How Writing a Spiritual Autobiography Unveiled My Path Home

‘Not in this life, it is true, but only in eternity will God be all in all, yet even now he dwells, whole and undivided, in his temple the Church.’ —Pope St. Leo the Great

A small mountain chapel of the Catholic parish of St. Gallus stands near the town of Morschach, Switzerland.
A small mountain chapel of the Catholic parish of St. Gallus stands near the town of Morschach, Switzerland. (photo: onurcepheli / Shutterstock)

For many years my spiritual director in Toronto, Father Cris, a priest of Opus Dei and a genuinely wonderful man, pushed me to write my spiritual autobiography. And for as many years I made excuses not to.

I couldn’t see the point. We had spoken about all aspects of my spiritual life and my life before becoming a Catholic. We also spoke about the intense suffering I was going through due to a bad spine and liver cancer and how to deal with it through prayer and trust in God.

So, I was not sure what he would learn and I couldn’t figure out what would be revealed to me in recounting my own story.

Then Father Cris moved from Toronto to Madrid and I forgot all about the request. But I received an email from him about a month ago in which he wrote how much he loved his new home and about getting used to speaking and thinking in Spanish. He also mentioned some travels to some holy sites including the church built on St. Teresa of Ávila’s birthplace.

“A great strong woman who also knew about suffering,” he wrote, remembering that I loved St. Teresa.

At the end of one of the emails, he added: “Did you ever write your spiritual story?”

I decided it was time to start. For one, I had time on my hands because a series of illnesses was keeping me close to home. Also, to honor the great friend he was to me, I thought it fitting to do what he asked. If he wanted me to write it, there must be a good reason.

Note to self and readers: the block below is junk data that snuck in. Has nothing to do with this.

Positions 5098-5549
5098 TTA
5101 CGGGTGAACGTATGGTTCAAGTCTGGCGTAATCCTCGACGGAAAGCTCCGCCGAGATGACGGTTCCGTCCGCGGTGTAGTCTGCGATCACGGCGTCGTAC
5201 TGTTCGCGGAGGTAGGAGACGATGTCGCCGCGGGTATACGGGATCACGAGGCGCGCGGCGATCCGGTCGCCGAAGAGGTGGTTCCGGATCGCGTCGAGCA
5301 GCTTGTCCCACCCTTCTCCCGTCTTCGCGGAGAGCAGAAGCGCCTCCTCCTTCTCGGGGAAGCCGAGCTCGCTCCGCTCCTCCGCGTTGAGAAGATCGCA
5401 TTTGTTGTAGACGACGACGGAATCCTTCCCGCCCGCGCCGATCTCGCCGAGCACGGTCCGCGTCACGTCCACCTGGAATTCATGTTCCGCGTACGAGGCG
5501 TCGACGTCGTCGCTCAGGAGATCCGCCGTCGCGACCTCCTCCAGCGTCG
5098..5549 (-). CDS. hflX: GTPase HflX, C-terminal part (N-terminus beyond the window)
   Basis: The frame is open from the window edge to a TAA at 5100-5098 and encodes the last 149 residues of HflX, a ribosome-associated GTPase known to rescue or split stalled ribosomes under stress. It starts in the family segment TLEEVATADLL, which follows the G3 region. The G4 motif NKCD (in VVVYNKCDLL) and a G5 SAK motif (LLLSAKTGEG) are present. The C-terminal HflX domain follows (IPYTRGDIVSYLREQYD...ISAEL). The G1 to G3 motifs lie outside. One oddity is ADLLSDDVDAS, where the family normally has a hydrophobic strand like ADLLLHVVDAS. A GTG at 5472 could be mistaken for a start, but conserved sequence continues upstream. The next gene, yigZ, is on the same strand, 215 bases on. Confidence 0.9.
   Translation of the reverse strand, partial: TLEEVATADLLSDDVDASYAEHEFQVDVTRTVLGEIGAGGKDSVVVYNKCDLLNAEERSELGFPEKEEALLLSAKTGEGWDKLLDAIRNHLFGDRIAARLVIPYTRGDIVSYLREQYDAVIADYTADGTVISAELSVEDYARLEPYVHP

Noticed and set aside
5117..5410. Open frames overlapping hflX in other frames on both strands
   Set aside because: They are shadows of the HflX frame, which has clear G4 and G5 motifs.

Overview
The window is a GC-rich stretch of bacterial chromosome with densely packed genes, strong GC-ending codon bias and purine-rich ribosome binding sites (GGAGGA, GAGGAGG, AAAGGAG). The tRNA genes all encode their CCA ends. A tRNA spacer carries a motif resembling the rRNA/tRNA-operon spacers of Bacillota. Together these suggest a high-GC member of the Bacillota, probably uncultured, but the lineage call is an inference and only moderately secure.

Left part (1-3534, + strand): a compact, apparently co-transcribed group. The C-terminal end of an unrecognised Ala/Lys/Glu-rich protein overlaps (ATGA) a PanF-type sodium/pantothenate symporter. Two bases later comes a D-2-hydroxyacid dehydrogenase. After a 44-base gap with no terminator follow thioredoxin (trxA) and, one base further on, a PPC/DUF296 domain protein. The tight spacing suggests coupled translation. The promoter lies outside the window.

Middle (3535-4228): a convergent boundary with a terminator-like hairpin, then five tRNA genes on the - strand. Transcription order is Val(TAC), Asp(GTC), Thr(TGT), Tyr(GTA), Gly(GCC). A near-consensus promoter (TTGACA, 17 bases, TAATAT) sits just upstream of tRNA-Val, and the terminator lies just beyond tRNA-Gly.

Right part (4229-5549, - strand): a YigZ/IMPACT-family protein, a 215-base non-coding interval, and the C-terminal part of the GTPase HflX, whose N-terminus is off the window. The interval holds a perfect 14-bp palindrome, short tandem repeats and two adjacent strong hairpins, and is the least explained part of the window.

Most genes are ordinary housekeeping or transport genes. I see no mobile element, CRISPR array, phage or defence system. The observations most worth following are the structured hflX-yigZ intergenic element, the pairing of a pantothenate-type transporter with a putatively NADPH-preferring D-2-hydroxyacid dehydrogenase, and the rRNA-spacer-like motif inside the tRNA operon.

There was a parallel here between his request and my decision to discard all my doubts and enter the Church 15 years ago.

Before my reception, I was still wrestling with some of the Church’s teachings. I was going around in circles and not moving forward. I decided to stop hesitating and resolved to accept Catholic teachings with a full heart with the confidence that faith would bring understanding. I would learn to think with the Church — to bow down to two millennia of brilliant and holy men and women.

In a similar way, I decided to bow down to my old spiritual director’s request, trusting him as I’ve trusted few people before.

I’ve been working on it for several weeks. Even though it’s not quite finished I’ve already learned something about myself and my journey to the faith.

While writing, I recalled the times years ago when I would go into a Catholic church to just sit for a while. There was no particular reason. I would spend a few minutes enjoying the silence. For reasons I couldn’t think of at the time, I felt a tremendous peace.

I loved watching the old people kneeling in their pews reciting the Rosary. I loved the stained glass and the statues, particularly of Mary. I liked the smell of incense but believe it or not, I didn’t know the origin of the heavenly aroma.

Once you feel at home in a place it’s hard to ignore it. Intellectually I was having my battles with some Catholic teachings but the physical response I felt sitting in a pew could not be denied.

What my autobiography taught me was that becoming a Catholic is assent to dogma and doctrine, but also, maybe even more importantly, the attraction to something visceral: a deep conviction that I had arrived at home.

It dawned on me finally that the peace I was feeling was the presence of God inside his Church. I didn’t know at the time that Christ was in the Holy Eucharist held in the tabernacle but I felt him, nevertheless. It showed me that Christ works in all people, whether they believe or not.

The other night I was reading from the Liturgy of the Hours. In it was a sermon from Pope St. Leo the Great. He wrote: “Not in this life, it is true, but only in eternity will God be all in all, yet even now he dwells, whole and undivided, in his temple the Church.”

I think many of our experiences of God are realized only in retrospect. We’re blessed when we become aware of where God has been in our lives. Writing my spiritual autobiography I’m seeing how all the pieces fit. Thanks to Father Cris for seeing what I could not see.

Pope Francis (R) embraces new Cardinal Jean-Claude Hollerich after he appointed him during an Ordinary Public Consistory for the creation of new cardinals on October 5, 2019 at St. Peter's Basilica in the Vatican.

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